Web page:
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Russia’s war against Ukraine has cut short the honeymoon between Moscow and many European illiberal politicians, who are now suddenly at odds with large segments of European public opinion, including many of their voters. Russia’s soft power has indeed been largely destroyed by its use of hard power in Ukraine. Russia has lost its media tools of foreign influence with the banning of RT and Sputnik from many European countries. Entrepreneurs of influence who were in charge of cultivating links with European illiberal forces, such as Russian media mogul Konstantin Malofeev, the former Russian railways director Vladimir Yakunin (sanctioned by the West since Crimea’s annexation), and the unfamous Evgeny Prigozhin are now hit by a fresh barrage of sanctions: they won’t be able to travel to Europe to meet with their counterparts; some of their assets have been seized or frozen.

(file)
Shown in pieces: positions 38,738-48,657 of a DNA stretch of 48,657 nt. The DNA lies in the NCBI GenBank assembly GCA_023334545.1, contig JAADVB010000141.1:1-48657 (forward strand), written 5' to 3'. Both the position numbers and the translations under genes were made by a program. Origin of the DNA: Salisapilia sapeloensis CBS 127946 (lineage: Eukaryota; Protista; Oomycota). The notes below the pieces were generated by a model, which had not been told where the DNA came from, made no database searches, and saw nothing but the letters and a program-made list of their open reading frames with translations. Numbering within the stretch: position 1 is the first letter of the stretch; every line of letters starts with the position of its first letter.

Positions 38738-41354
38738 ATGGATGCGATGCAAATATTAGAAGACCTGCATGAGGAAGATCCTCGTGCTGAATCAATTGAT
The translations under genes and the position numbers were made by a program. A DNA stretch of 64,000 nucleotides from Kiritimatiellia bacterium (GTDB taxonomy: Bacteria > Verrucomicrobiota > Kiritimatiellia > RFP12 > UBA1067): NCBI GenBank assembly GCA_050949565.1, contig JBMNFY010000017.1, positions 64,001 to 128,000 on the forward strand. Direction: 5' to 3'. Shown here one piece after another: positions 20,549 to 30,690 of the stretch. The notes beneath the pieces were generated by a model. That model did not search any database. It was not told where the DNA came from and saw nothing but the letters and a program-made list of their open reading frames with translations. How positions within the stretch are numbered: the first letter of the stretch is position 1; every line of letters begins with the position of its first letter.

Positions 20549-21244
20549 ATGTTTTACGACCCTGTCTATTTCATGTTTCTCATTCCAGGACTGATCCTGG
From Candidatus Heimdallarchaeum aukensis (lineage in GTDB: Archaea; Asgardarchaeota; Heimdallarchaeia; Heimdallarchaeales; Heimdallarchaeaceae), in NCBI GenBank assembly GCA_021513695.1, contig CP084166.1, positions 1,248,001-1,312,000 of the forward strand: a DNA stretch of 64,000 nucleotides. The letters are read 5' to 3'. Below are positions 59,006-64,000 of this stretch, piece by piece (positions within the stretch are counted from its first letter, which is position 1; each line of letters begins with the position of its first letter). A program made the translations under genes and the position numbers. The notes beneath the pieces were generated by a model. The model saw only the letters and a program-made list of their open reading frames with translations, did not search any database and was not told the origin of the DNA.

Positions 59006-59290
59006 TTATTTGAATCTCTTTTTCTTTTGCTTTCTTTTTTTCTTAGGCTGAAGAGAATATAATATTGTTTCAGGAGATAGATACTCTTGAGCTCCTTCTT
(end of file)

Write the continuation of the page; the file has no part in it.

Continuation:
Everything associated with Russia has now become highly toxic, forcing even European illiberal figures to keep their distance. Yet Russia’s ability to speak to foreign audiences and to be seen as a role model for illiberal ideology and governance has not totally disappeared…

Photo: “Marine Le Pen in Moscow (2017-03-24) 05,” by licensed under CC BY 4.0.